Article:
More than 60 percent of fashion professionals in a recent survey said the apparel industry is struggling to fill roles requiring specialized skills within the supply chain, and there is fear that individuals with real hands-on experience will age out at a faster rate than newly trained skilled labor can be brought on to replace them, risking a gap in valuable knowledge transfer.
Meanwhile, 30 percent of those surveyed said they are dissatisfied with the available training in the industry.
The findings are part of a special report titled, “The State of Skills in the Apparel Industry 2018,” undertaken by fashion innovation firm Alvanon in partnership with eLearning platform Motif, together with 13 apparel organizations. The report surveyed 642 industry professionals across the global supply chain, including executives, human resource personnel and employees, to assess the talent needs within the apparel sector.
Among the findings were indications that not only is there insufficient or inadequate training to maintain the skilled workforce levels necessary, but the level of investment in training to meet those needs falls short, too, and will lead to a “generalization of poor market practices” unless there’s a proper response in short order.
Alvanon CEO Janice Wang suggests the time is now for the industry to invest in training and recruitment for the future generation of fashion suppliers.
“The last generation of people who possess hands-on experience in factories and deep industry knowledge are now between 55 to 75 years old,” Wang said. “There is only a small window of time left to harness and encapsulate some of that experience into learning journeys for both corporates and individuals.”
Thirty percent of respondents in the survey are actively dissatisfied with the skills training in the sector, which Alvanon owed to fashion industry professionals being primarily concerned with the perceived shortage of technical skills alongside a notable lack of investment toward alleviating those concerns.
“As the apparel industry begins to recognize and implement digitalization as a way of delivering on speed, customization and transparency, it is revealing gaps in the specialized skills set of its workforce,” Wang said.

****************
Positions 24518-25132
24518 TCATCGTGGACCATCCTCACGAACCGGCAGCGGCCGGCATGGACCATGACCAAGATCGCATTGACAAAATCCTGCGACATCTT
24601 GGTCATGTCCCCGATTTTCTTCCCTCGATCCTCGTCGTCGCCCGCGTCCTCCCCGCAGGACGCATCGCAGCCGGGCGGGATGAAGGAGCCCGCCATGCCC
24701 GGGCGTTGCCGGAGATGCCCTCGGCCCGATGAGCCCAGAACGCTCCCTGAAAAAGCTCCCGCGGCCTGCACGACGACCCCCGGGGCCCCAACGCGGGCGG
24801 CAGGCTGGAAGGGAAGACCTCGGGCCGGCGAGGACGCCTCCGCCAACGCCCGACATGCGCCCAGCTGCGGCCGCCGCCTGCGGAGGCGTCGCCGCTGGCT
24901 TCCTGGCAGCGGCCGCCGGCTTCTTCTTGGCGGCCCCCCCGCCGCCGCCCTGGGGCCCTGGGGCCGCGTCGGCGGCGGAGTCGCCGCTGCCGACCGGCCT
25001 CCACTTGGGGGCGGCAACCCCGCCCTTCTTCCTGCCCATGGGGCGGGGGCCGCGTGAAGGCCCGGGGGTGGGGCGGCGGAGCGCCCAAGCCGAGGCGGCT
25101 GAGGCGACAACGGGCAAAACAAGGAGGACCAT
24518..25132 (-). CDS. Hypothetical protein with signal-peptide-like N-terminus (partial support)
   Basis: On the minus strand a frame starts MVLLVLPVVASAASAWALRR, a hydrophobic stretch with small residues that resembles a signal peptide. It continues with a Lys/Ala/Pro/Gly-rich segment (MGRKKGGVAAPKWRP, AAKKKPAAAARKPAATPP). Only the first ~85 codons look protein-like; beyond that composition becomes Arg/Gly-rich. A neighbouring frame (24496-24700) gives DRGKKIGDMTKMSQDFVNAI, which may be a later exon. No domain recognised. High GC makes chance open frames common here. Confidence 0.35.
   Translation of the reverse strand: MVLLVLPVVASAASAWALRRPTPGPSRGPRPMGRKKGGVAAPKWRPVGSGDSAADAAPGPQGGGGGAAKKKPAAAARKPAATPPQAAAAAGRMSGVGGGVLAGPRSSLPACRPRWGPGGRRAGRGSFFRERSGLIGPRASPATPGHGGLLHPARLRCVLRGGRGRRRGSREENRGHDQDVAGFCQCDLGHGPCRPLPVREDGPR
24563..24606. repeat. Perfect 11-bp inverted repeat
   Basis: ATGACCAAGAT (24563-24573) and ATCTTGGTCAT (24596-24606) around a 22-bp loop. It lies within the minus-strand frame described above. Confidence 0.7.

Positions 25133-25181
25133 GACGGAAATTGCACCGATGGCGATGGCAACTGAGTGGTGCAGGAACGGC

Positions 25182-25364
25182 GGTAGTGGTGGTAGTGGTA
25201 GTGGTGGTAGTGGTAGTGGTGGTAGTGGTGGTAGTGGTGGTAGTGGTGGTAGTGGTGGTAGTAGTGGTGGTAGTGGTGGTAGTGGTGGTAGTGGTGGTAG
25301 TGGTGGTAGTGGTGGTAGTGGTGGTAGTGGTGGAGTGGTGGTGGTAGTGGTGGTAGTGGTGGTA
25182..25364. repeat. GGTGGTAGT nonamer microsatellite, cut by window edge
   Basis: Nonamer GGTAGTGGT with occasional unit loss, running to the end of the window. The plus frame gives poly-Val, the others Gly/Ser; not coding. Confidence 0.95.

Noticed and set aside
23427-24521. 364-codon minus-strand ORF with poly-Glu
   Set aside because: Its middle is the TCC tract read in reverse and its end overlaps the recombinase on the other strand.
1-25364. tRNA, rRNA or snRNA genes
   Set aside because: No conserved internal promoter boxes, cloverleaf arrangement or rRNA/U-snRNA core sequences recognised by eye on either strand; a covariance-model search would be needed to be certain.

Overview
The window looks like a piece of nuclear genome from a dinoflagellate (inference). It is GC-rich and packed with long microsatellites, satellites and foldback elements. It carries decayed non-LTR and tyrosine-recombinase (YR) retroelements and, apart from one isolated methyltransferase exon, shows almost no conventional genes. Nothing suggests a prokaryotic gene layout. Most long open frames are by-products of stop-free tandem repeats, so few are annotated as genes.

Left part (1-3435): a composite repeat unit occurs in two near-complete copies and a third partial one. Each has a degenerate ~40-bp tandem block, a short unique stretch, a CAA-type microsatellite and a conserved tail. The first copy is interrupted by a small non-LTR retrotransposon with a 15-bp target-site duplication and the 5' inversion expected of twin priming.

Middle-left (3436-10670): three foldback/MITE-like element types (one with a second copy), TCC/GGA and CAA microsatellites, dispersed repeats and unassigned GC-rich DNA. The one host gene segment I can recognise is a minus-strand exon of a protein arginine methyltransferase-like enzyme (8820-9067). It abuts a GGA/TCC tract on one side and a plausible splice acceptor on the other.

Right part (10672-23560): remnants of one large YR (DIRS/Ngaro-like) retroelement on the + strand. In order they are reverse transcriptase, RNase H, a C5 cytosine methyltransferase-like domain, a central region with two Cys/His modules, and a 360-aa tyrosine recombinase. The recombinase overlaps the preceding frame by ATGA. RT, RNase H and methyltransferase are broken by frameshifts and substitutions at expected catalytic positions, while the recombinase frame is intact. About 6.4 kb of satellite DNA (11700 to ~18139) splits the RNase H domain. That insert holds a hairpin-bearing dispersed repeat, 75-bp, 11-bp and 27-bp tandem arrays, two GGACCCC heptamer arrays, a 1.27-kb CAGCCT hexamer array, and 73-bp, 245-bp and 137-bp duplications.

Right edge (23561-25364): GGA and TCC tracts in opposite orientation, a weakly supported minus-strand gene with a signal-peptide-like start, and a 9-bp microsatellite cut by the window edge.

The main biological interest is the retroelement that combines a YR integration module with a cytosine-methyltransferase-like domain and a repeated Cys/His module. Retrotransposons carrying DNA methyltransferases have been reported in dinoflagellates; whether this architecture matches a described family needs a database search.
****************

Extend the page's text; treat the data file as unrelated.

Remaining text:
One of the ways employers can fill those gaps is to invest in long-term career training. As Alvanon explained, citing the 2018 LinkedIn Learning Workplace Learning Report, 94 percent of employees surveyed said they would continue working for a company if it “invested in their career development.” That number is likely to play a larger role as millennials make up a larger portion of the workforce. While just 22 percent of respondents were millennials, Alvanon said the group will make up 75 percent of the workforce as soon as 2025.
Although everyone seems to agree more investment is required in training the workforce, challenges with time and budget constraints have yet to be solved. Employees, specifically, stated a lack of management support and training opportunities as the primary barrier to proper skill acquisition.
What’s more, just 16 percent of the managers surveyed said their companies have comprehensively assessed the skills of their current workforce. Without that information, organizations have been left in the dark regarding their own capabilities. It’s no wonder that fewer than 30 percent of the respondents had seen a budget increase in the last two years while more than two-thirds agreed the investment in necessary.
The leadership that will see these investments through, it seems, is starting to catch on to the demands before them. According to the 2017 edition of Deloitte’s Human Capital Trends, 83 percent of executives cite “reinventing careers and learning” as the most critical business issue—trailing only digitization.